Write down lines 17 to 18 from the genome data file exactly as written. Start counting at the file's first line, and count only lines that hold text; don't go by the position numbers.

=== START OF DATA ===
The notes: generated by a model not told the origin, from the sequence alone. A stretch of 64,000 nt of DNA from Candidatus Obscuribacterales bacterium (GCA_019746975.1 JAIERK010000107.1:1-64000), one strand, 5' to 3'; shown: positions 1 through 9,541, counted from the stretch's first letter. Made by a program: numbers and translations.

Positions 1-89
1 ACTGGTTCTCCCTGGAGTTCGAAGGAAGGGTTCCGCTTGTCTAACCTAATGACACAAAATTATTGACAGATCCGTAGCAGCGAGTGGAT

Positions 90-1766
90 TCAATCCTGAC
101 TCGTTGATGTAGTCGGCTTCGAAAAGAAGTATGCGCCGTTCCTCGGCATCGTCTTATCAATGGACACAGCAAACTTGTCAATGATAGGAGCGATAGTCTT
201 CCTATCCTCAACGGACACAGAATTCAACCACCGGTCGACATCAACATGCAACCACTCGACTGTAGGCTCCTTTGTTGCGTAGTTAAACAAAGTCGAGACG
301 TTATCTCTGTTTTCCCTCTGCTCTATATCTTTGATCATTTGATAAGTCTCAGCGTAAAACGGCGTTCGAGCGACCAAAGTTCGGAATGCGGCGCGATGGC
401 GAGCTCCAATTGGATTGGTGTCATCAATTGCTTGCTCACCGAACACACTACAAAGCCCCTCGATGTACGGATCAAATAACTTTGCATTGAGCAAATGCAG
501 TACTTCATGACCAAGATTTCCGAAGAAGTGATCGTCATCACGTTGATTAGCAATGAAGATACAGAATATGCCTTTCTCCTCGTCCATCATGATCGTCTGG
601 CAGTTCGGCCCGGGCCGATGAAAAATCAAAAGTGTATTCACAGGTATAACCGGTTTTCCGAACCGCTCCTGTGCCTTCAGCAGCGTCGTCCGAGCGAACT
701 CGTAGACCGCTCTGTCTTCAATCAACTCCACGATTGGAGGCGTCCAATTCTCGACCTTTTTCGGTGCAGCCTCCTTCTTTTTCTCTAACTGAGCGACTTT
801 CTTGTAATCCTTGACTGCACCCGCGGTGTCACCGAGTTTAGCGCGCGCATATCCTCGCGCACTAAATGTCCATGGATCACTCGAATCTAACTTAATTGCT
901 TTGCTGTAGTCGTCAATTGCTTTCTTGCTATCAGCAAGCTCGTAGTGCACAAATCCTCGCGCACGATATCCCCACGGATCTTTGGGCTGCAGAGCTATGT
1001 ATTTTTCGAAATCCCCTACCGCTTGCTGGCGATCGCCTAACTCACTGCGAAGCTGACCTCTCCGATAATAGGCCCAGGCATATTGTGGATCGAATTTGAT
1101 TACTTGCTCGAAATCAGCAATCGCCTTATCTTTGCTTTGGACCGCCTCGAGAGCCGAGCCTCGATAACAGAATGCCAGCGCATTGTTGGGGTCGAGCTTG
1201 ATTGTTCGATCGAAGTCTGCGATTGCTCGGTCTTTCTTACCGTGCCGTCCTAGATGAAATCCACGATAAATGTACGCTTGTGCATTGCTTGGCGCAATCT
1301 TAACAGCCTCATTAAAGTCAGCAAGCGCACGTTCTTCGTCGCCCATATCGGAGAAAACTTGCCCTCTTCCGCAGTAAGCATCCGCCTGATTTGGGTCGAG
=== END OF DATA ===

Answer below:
1201 ATTGTTCGATCGAAGTCTGCGATTGCTCGGTCTTTCTTACCGTGCCGTCCTAGATGAAATCCACGATAAATGTACGCTTGTGCATTGCTTGGCGCAATCT
1301 TAACAGCCTCATTAAAGTCAGCAAGCGCACGTTCTTCGTCGCCCATATCGGAGAAAACTTGCCCTCTTCCGCAGTAAGCATCCGCCTGATTTGGGTCGAG